General who coordinated Katrina efforts speaks

photo by Sarah A. Miller/Tyler Morning Telegraph Lt. General Russel Honor speaks at the NET Health emergency preparedness conference Monday afternoon at Holiday Inn Broadway in Tyler. Honor served as the 33rd commanding general of the U.S. First Army at Fort Gillem, Georgia and is best known for being the designated commander of the Joint Task Force Katrina. Honor arrival in New Orleans was a catalyst for change in the response to Hurricane Katrina; therefore, Honore gained notoriety for his role in the response efforts.



Disasters will happen, and when they do, everyone has to be prepared — not just first responders.

That was the message of Lt. General Russel L. Honore, a retired three-star general known for coordinating rescue efforts in the aftermath of Hurricane Katrina in New Orleans in 2005.

Honore emphasized individual preparedness and leadership at Northeast Texas Health District's emergency preparedness conference, which continues through Wednesday. Topics will include use of social media, mass fatality, disease surveillance and volunteering.

Disasters are unpredictable so emergency preparedness is critical.

"We hope that we will never have another disaster like Katrina, but we know that on any given day Mother Nature can break anything built by man," Honore said.

Honore said large emergency response efforts are more fluid when citizens are prepared.

He said everyone should have an evacuation plan for their homes and three to five days worth of food and water.

"Those who are responsible for responding are victims themselves," he said. "Being prepared is the most critical thing we can get in our culture. Be your own first responder."

He also recommends that people have a weather radio on hand in their bedroom. He said the death toll is more likely to rise when a disaster happens at night. "It could be the single most thing you can invest in that will save you and your family's lives," he said.

Those who are prepared are more likely to help others, he said, noting that more people are saved by their neighbors than by first responders. All citizens should know first aid, he added. In his observations, he said many police officers and even public health administrators don't know how to perform first aid.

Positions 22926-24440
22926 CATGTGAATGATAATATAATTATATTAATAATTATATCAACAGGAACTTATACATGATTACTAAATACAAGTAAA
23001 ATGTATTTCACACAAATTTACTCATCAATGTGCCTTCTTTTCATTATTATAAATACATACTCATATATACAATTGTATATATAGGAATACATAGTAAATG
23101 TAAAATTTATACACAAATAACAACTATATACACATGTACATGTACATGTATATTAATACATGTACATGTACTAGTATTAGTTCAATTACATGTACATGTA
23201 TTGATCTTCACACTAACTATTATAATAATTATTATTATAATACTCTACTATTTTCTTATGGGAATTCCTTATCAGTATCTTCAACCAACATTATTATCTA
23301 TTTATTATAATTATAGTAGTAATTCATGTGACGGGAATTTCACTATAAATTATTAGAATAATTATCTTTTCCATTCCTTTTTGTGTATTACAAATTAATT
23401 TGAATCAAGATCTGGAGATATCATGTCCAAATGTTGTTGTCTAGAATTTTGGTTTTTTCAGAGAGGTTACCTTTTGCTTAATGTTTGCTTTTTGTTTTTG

"If I had it my way, it would be mandatory coming out of college," he said.

While everyone likes the idea of emergency preparedness, Honore noted, not everyone does it.

"I think we can do better, and the thing I think that can help you do better is leadership," he said.




The Emergency Medical Task Force was created by the Texas Department of State Health Services in 2010 to provide networks of eight regionally based medical teams during disasters.

Victor Wells, EMTF program manager, said Hurricanes Katrina and Rita were a catalyst for calling attention to improved emergency preparedness.

"That had a huge impact," he said. "We had to plan how we were going to prevent this from happening again."

Beth Powell, EMTF coordinator for Region 4, which covers East Texas counties, said the task force has agreements with EMS services, provides training for its leaders and coordinates with most area hospitals. When disasters such as the Moore, Okla. tornadoes and the West, Texas explosion happened, communities took a look at their response plans.

"It has created a great awareness and urgency for how important it is to maintain emergency preparedness," Powell said. "A lot of times we get lulled into thinking it's not going to happen here."

Russell Hopkins, director of public health emergency preparedness at NET Health, said Tyler officials are confident about the city's preparedness.

"Locally, we are ahead of the game," Hopkins said. "Outside of San Antonio, we are the only other medical shelter hub in the state." He said Tyler has an active volunteer base and shelters more people per capita during disasters than anywhere else in the state.





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